Textured steel surface allows liquids to boil without bubbling

Researchers at Melbourne University have found that a specially engineered steel surface allows liquids to boil without bubbling — a development that could lead to safer industrial processes.

‘This would be advantageous for use in industrial situations such as nuclear power plants, where vapour explosions are best avoided, or where gentle heating is desirable,’ said Prof Derek Chan from the university’s Department of Mathematics and Statistics.

The study suggests that the new surface could also be applied to other situations that involve the transfer of heat, such as reducing fogging and preventing ice or frost formation on windows.

‘Our results show the potential of using this textured surface to control heating and cooling events that affect the formation of frost on windows and ice on the control surfaces of aircraft or even refrigeration units,’ Chan said in a statement.

The international study, published in Nature, was carried out in collaboration with Dr Neelesh Patankar from Northwestern University in the US and Dr Ivan Vakarelski and his team at the King Abdullah University of Science and Technology in Saudi Arabia where the experimental studies were carried out.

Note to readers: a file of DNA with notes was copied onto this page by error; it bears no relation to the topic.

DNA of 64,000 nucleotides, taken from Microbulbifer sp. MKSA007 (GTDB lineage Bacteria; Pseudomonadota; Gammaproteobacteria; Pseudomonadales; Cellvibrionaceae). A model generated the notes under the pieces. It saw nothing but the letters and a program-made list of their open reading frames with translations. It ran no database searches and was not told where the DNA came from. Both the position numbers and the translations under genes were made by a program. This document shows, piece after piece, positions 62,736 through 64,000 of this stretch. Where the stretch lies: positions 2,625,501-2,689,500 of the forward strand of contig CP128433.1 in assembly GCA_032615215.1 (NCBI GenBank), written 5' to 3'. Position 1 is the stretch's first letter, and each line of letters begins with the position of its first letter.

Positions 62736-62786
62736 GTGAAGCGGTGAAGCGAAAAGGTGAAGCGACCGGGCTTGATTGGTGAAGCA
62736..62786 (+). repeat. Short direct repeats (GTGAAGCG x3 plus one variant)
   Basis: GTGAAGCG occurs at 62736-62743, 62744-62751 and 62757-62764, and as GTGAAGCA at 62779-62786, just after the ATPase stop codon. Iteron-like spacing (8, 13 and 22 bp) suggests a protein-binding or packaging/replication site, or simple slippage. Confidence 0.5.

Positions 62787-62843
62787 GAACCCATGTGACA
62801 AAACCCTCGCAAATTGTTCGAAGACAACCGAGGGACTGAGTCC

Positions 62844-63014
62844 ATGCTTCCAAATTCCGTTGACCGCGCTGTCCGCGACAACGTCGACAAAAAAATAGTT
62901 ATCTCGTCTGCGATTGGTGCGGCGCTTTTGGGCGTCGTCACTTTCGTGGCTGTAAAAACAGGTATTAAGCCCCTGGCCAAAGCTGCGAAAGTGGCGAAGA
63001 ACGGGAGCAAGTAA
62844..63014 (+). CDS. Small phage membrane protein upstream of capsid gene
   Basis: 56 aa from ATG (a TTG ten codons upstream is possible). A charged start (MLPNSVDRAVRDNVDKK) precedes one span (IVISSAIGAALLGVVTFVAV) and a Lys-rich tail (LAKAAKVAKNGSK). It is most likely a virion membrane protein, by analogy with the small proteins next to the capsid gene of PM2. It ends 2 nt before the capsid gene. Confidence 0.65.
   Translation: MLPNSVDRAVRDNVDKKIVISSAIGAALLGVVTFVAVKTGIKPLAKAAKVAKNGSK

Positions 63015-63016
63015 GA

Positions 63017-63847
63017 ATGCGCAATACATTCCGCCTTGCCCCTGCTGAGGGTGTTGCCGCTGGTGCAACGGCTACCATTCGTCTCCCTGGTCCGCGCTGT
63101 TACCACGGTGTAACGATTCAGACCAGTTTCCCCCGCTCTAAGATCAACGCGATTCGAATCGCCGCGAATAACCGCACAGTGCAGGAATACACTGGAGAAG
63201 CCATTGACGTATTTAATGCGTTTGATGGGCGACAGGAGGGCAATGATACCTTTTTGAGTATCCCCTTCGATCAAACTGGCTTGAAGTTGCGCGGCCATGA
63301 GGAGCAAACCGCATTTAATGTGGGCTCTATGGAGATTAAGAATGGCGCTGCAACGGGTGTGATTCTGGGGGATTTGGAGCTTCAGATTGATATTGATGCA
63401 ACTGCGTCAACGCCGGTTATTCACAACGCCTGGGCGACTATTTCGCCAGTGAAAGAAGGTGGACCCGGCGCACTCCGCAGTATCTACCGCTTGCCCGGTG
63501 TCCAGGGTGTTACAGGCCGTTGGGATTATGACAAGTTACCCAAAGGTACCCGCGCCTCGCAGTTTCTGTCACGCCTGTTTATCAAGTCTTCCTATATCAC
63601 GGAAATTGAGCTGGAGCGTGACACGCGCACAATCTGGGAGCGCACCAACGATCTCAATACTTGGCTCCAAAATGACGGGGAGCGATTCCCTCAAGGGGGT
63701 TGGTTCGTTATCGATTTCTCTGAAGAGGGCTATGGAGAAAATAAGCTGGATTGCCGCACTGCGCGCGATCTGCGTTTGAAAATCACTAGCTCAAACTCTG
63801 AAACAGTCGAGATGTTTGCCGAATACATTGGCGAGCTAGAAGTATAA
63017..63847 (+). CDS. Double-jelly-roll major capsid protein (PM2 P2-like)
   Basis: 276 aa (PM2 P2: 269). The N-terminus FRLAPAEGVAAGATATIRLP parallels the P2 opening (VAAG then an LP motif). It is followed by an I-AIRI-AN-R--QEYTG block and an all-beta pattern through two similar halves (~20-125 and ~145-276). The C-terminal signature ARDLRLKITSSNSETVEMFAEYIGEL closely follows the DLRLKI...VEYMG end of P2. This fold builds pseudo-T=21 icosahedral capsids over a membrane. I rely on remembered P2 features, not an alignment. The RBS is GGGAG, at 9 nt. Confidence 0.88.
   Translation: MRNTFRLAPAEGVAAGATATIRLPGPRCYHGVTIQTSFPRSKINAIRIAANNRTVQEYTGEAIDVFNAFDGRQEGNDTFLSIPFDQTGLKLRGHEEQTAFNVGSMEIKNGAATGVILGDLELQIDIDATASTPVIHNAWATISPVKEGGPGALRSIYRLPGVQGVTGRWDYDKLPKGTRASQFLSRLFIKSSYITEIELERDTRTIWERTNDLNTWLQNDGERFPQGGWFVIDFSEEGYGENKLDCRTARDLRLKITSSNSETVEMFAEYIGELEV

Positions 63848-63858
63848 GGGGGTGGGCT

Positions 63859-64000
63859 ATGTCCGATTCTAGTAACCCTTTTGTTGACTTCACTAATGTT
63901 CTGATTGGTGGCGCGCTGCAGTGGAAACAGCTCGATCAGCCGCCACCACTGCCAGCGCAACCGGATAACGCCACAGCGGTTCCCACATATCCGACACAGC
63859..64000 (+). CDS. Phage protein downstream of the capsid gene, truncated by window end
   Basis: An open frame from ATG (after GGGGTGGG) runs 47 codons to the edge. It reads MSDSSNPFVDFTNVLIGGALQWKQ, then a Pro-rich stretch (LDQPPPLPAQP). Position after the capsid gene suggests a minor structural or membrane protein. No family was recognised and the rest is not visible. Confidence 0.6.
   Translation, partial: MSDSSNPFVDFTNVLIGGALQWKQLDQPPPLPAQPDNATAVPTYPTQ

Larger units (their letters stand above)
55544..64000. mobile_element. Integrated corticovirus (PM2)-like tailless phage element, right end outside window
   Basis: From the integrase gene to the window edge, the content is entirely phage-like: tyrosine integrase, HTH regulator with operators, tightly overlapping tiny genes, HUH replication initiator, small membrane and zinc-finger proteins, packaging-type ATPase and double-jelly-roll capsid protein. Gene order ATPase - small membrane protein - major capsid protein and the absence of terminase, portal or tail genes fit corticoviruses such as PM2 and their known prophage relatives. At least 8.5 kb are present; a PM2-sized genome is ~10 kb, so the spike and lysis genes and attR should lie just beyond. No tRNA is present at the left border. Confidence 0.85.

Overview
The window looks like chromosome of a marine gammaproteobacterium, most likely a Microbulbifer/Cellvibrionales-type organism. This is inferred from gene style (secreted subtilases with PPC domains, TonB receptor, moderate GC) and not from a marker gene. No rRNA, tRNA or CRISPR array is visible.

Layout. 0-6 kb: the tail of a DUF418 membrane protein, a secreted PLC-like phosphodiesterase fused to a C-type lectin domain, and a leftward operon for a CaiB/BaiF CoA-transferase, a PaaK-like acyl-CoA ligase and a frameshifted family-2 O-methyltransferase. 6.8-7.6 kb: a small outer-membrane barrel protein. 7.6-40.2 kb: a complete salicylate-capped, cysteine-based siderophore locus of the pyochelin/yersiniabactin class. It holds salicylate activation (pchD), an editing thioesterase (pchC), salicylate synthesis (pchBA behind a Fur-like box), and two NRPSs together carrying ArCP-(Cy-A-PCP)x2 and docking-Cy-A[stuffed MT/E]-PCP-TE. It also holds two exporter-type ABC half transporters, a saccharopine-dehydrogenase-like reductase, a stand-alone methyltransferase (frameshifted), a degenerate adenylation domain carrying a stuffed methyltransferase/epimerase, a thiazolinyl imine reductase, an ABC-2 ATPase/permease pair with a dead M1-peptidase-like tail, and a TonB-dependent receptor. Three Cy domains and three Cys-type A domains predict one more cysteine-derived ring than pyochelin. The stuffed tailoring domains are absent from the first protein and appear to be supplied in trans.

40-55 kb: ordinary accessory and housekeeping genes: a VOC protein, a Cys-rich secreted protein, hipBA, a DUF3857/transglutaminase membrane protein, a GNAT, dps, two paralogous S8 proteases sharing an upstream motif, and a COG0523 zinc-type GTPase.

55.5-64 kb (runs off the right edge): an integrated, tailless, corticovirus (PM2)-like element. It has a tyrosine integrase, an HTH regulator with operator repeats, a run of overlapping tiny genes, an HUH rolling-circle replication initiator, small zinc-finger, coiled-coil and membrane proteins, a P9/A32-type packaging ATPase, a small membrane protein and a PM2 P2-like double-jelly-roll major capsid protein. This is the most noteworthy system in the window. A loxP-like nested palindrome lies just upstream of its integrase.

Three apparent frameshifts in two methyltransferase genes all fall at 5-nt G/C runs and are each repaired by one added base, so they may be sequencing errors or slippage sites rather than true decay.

The research found that a textured, highly water-repellent steel surface controls the boiling process of a liquid and stops it from bubbling up the sides of a container and boiling over.

This is achieved by using a textured surface structure to control the stability of the vapour layer, namely the layer of steam that forms on a surface when water is boiled.

‘In most smooth surfaces, heat transfer from the surface to the liquid is prevented by the low thermal conductivity of the vapour layer,’ said Chan.

‘This vapour layer collapses when the surface cools, which could result in an explosion.’

He added that in textured surfaces the vapour layer is maintained until the surface is completely cooled, preventing the liquid from bubbling and boiling over.

‘The discovery shows how the texture of surfaces can combine to control the boiling of liquid in a way that was not thought to be possible’, Chan said.